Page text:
For a lot of people, the sight of a bee or wasp is enough to elicit some kind of visceral reaction. But a bee at 1:1 magnification becomes something a little more awe-inspiring.
"We know the average American reaction to insects," says Sam Droege, head of the U.S. Geological Survey Bee Inventory and Monitoring Lab. But, he says, "At this scale, none of them are ugly."
Droege's job is to develop large-scale surveys of plants and animals and to monitor individual species. For the past 10 years, his lab has been trying to track the decline of bees, but ran into a problem: Most people can't identify different species of bees. According to Droege, there are approximately 4,000 bee species in North America and around 400-500 have never been described.
"We needed some good pictures," he said. "We [needed] really high-definition pictures that people can drill into and say, 'You know the pattern of the crosshatching between the pits on the skin of the upper part of the bee is really different than this one.' "
So Droege fine-tuned a system of photography that was originally designed by the military. He shoots with a high-quality 60 mm macro lens that fills the entire area of a full-frame sensor camera. He then uses what is called a StackShot Rail to incrementally move the camera and take a series of images that he later pieces together to create one image entirely in focus.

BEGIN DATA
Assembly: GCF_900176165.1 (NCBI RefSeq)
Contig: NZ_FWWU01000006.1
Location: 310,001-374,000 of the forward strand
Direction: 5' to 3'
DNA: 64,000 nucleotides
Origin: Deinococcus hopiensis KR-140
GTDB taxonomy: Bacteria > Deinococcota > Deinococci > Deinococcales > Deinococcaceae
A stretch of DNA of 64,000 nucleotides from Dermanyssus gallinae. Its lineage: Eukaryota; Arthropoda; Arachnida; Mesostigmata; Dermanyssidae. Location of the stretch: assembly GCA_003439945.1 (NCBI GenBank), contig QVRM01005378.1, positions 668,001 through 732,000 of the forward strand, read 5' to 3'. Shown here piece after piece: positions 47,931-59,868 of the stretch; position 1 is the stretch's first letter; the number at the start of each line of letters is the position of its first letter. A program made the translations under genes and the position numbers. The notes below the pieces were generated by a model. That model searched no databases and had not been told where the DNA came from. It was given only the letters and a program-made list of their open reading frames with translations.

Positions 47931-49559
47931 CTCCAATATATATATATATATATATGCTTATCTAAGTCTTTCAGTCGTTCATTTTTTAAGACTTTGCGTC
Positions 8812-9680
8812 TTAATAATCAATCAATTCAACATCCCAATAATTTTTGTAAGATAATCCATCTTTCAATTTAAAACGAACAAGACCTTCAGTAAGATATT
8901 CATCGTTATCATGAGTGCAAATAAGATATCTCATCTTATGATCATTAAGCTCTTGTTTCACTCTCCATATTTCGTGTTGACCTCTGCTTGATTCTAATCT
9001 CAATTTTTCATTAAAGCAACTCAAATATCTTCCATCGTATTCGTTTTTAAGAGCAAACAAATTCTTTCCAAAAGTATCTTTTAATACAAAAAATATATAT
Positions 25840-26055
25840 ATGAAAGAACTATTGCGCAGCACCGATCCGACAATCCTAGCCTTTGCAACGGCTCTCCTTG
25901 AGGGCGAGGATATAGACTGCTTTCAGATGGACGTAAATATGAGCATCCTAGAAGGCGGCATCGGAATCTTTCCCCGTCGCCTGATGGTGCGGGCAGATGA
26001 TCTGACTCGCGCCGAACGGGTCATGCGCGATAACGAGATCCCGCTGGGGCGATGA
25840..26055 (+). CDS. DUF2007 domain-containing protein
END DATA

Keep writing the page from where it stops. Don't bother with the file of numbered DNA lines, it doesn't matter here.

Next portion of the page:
"We're total sharpness junkies," Droege says.
Wildlife services from across the country mail in not just bees, but all kinds of insect specimens to Droege for identification. He then preps each specimen for its glamour shot.
"They don't come out of the propylene glycol looking too good. So we wash them and then we blow dry them," he says.
All of Droege's photographs are in the public domain on the USGS Bee Inventory and Monitoring Lab's Flickr stream. He is also very open about his macrophotography process. He posts YouTube videos about how to shoot and post-process so you can do it at home.
"Many of the coolest-looking bugs ... are right in people's yards. They're exotic just because people haven't seen them at the same scale as dogs and horses and cats," Droege says.
In fact, Droege sometimes picks up insects at his home in Maryland. He's currently working on a series of moths.
"I don't have a lot of boundaries between my private time and professional time," he admits.
Later this week Droege will also host a Google hangout on how to shoot your own macrophotographs.
Meredith Rizzo is an intern in NPR's Multimedia department.